Environmental Monitoring

Environmental Monitoring
   


Introduction

The key issue here is that communication is integral to the project, not an "add on" when it is all over. If a project is to be effective it must be supported. If the new project creates a conflict, by implicitly (or explicitly) criticising the past actions without addressing why these actions were done, then those associated with the previous program may be resistant and not support the new program.

Reporting and feedback includes:

Evaluate monitoring program.

  • Determine if monitoring program goals and objectives were met.
  • Identify any monitoring problems associated with collecting and analyzing samples
  • Evaluate costs
  • Feedback to stakeholders identified during problem definition.


Communication.

Communicate with multiple audiences, using a style and format appropriate to the intended audience. If possible use the media to reach a broader audience.

  • Make presentations to assist management and the public in understanding the significance of results.
  • Make data available through accessible outlets such as libraries and web pages (as part of the agency home page listed on the library computers)
  • Participate in the distribution of information to and with other agencies.
  • Write and distribute technical reports


Reporting and feedback only makes sense in the context of a well designed sampling program with clear goals and objectives, and well defined outcomes in terms of the parameters to be monitored.

The technical aspects of analysis and presentation of data are discussed more generally in Managing and analysing your data with tools for presentation.







Reporting and feedback 64KB



Environmental Indicators For National State of the Environment Reporting local and community uses 336KB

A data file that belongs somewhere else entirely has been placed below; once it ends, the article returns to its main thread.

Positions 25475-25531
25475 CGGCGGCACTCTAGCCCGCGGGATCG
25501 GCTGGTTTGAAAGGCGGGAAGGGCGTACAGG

Environmental indicators appropriate to the needs of local environmental managers (including local councils, community groups, and businesses) in six regions from around Australia were identified. The practicality of these indicators and their value as decision-making tools was explored. Links with environmental indicators recommended for national state of the environment reporting were identified. The use of data gathered by the community to support these indicators was investigated.

Chapter 10 544KB
Data Integration And Reporting The translation of biological data into a report that adequately conveys the message of the assessment is a critical process. It is important to identify the intended audience(s) for the report and to bear in mind that users of the report will likely include groups (i. e. managers, elected officials, communities) who are not biologists. Reports must be coherent and easily understood in order for people to make informed decisions regarding the water resource.

Pitfalls of data analysis 108KB
"There seems to be a pervasive notion that you can prove anything with statistics; This is only true if you use them improperly. In this workshop we'll discuss things that people often overlook in their data analysis, and ways people sometimes bend the rules of statistics to support their viewpoint. We will also discuss ways you can make sure your own statistics are clear and accurate".

   
 

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